Guy Grossi (right) oversees work in Ombra's salumi bar.
Guy Grossi (right) oversees work in Ombra's salumi bar. Photo: Tony Mott

Bob Hart & Hilary McNevin

KNOW THE DIFFERENCE between salami and salumi? No? Then walk into Ombra salumi bar, perhaps for a slice of salami, and the explanation is right there on a blackboard.

Ombra is the latest addition to Guy Grossi's Grossi Florentino empire in Bourke Street - a cool (literally) sausage-salon in which both salumi (cured meats - singular ''salume'') and salami (air-dried, cured sausages - singular ''salame'') are served, sold and celebrated.

Some of these products, which include such things as mortadella, pancetta and capocollo, are made in-house, while others are produced and aged off-site.

But it is the art and craft of preservation and yes, aged care, that is the key to this operation. ''This place came about because Guy wanted somewhere to bake his bread,'' says Liz Rodriguez, Guy's business partner and, incidentally, his sister.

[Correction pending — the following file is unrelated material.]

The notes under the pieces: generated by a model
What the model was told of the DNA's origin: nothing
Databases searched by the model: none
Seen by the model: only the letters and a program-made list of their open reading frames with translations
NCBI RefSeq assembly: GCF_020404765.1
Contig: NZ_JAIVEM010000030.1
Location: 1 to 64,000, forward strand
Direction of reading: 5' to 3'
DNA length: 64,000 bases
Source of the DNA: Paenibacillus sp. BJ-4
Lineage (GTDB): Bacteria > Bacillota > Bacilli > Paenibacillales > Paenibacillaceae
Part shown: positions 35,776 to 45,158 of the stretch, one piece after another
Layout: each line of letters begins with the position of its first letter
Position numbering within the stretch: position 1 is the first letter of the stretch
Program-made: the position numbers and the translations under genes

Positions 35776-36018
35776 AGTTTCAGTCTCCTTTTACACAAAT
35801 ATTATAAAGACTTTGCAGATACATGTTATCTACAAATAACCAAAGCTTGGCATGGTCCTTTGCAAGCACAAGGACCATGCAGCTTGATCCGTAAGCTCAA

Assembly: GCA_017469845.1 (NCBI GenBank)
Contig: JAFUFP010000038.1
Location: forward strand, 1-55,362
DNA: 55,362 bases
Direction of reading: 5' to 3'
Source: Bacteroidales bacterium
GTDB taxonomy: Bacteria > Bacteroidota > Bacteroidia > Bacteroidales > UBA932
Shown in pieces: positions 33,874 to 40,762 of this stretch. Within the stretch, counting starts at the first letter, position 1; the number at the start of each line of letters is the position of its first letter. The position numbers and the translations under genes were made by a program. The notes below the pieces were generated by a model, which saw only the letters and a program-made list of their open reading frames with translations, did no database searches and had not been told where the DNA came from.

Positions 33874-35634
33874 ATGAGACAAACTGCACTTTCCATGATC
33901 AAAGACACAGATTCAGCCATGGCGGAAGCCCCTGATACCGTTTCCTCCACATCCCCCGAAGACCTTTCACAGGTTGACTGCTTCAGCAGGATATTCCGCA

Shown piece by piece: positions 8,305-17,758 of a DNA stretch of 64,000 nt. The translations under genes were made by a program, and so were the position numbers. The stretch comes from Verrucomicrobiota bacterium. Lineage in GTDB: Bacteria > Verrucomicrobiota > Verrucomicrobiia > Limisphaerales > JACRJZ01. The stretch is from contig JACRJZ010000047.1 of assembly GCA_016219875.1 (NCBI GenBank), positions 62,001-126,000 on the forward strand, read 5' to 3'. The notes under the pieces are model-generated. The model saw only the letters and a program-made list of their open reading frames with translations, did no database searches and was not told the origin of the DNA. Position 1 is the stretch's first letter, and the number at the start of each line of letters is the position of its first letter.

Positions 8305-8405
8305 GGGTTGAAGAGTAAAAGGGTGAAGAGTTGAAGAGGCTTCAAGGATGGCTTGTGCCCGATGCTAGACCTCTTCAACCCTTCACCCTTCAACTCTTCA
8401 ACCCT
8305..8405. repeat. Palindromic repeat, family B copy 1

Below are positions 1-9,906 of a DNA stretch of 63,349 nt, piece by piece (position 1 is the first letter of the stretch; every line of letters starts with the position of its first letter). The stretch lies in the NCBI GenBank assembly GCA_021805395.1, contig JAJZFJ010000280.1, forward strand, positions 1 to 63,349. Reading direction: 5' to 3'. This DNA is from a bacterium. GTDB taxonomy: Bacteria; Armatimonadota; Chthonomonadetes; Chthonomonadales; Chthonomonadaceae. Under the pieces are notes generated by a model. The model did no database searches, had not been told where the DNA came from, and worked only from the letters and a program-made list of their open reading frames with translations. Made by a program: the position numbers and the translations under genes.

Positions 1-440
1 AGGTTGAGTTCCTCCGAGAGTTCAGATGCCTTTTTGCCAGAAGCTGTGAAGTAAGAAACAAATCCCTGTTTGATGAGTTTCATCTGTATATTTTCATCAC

''It's ideal because it's next door to the restaurants,'' she says of the premises for Ombra, which, for 17 years, was Dur-e Dara's Nudel Bar. ''We've been developing our own salumi and thought it would be great to create a salumi bar, a place for people to drop in to shop or to remain and graze,'' she says. The 60-seater is just two weeks old, and open six days a week from 11.30am to 1am.

Ombra isn't the only new activity in the Bourke Street complex, however. From January, Florentino upstairs will be closed for renovations - something the family has been talking about for four years and working on for two. Architects Mills & Gorman are working on the project with Guy, who is showing the sleek benefits of a recent health and fitness campaign - which may or may not inspire the designers to narrow kitchen doorways.

The ''new'' Florentino will offer a private dining room for up to 10 people, while the historic Mural Room will remain pretty much the way it is. And always has been.

''We will return it to its original dimension, improve the lighting and continue to restore the murals,'' Rodriguez says.

Heritage Victoria supports the project, she says. ''That's because our objective is to enhance what is already there.

''In the Grill, the Cellar Bar and Ombra, it's business as usual. It's just upstairs that will be closed, but should reopen in mid-February,'' Rodriguez says.